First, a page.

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Solent University (Southampton)

Computer Games (Design)

UCAS Code: ID60

Bachelor of Arts (with Honours) - BA (Hons)

Entry requirements


A level

C,C,C

In combination with other qualifications

Access to HE Diploma

M:45,P:15

60 Credits overall with 45 Merit level credits and 15 at Pass.

In combination with other qualifications

HNC (BTEC)

P-D

HND (BTEC)

P-M

International Baccalaureate Diploma Programme

28

In combination with other qualifications

OCR Cambridge Technical Diploma

DD

In combination with other qualifications

OCR Cambridge Technical Extended Diploma

MMM

In combination with other qualifications

In combination with other qualifications

In combination with other qualifications

In combination with other qualifications

In combination with other qualifications

Pearson BTEC Diploma (QCF)

DD

Pearson BTEC Extended Diploma (QCF)

MMM

In combination with other qualifications

Pearson BTEC Level 3 National Diploma (first teaching from September 2016)

DD

In combination with other qualifications

Pearson BTEC Level 3 National Extended Diploma (first teaching from September 2016)

MMM

In combination with other qualifications

In combination with other qualifications

UCAS Tariff

96-112

From at least 2 A levels, BTEC Extended Diploma MMM, BTEC Diploma DD or equivalent qualification. Alternative entry on this course is available through the Foundation Year. We welcome applications from students currently studying a Foundation Degree, DipHE, HNC, HND or modules of an undergraduate degree course at another university, who wish to enter directly into Years 2 or 3 of one of our undergraduate degree courses. Applicants who are not in possession of the minimum entry requirements but are able to demonstrate enthusiasm and motivation will be considered on an individual basis and may be admitted subject to satisfactory interview / and or portfolio. Please contact for further details.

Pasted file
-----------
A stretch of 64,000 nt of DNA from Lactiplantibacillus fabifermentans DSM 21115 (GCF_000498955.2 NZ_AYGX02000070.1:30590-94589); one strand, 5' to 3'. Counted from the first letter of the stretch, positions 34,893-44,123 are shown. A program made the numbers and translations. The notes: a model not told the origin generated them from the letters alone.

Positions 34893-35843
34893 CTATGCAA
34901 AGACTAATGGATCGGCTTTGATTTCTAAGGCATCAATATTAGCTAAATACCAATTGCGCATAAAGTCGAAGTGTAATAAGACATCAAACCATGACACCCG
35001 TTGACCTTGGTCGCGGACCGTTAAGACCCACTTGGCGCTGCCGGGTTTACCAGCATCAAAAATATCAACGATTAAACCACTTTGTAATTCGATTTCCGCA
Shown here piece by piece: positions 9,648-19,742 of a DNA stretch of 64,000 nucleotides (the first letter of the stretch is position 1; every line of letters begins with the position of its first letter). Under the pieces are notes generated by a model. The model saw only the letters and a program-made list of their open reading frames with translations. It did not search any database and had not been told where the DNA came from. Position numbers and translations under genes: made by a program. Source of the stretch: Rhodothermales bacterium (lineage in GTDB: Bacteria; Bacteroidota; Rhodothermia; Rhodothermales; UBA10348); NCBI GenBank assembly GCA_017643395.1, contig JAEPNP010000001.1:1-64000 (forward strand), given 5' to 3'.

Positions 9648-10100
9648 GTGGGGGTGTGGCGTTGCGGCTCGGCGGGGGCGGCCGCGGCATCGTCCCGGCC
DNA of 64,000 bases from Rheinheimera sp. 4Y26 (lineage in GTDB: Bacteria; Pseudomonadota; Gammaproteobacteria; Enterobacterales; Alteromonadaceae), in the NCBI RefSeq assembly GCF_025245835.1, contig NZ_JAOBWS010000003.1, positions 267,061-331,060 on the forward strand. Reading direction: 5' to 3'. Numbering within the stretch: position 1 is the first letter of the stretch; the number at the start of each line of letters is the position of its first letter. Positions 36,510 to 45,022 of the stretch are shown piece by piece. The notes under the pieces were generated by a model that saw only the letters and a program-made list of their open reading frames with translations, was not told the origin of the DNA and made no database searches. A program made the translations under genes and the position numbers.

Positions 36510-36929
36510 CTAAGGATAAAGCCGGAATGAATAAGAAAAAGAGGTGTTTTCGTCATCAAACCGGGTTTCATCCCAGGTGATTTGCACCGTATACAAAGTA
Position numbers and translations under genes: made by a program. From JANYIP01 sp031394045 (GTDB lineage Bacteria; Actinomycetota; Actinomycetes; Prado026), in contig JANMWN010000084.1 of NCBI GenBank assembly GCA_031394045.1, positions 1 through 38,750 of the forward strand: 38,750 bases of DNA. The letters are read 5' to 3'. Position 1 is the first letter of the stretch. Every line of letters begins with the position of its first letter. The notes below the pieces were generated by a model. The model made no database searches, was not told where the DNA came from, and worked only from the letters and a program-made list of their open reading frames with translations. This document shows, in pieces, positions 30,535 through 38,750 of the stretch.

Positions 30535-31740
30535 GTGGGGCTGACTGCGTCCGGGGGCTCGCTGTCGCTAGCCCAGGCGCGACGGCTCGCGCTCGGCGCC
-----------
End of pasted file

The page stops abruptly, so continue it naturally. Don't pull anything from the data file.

In combination with other qualifications

About this course


Course option

3.0years

Full-time | 2021

Subject

Computer games design

Take your creative gaming ideas and turn them into marketable gaming products on this exciting undergraduate degree. You’ll work with experienced academics and industry professionals, designing and developing ideas into finished games preparing you with the skills and knowledge for a fascinating career after graduation.

Starting with fundamental design tools, the course focuses on creating and prototyping compelling games that engage players and build game experiences. You'll be learning the production pipeline, and building computer games using state-of-the-art game engines. As part of your learning journey, you will also learn how to build unique game controllers, work in a motion capture studio, explore virtual reality or even build your own independent game development studio.

Throughout your studies, you’ll benefit from access to dedicated gaming labs providing all the specialised software you’ll need: Unreal, Unity, Visual Studio, 3D studio max, ZBrush and Substance to name just a few. You’ll also have access to console development kits, a motion capture studio, a mobile devices lab and a range of consumer gaming/VR hardware: all for student use.

Bringing a modern game to market requires a broad range of skills and specialisms. Throughout your degree you will learn to collaborate in multi-disciplinary teams, bringing these varied specialisms together to create polished and engaging gaming experiences.

The course team maintain excellent links with industry, and these links are often called upon for guest lectures and to be involved in the courses industry advisory board. This board supports the planning of the curriculum, ensuring you are learning the skills most in-demand by industry. Companies previously involved in the board include; Sony Computer Games Europe, Unity Technologies, Sumo Digital, Bitmap Bureau, Stainless Games, and Aardvark Swift.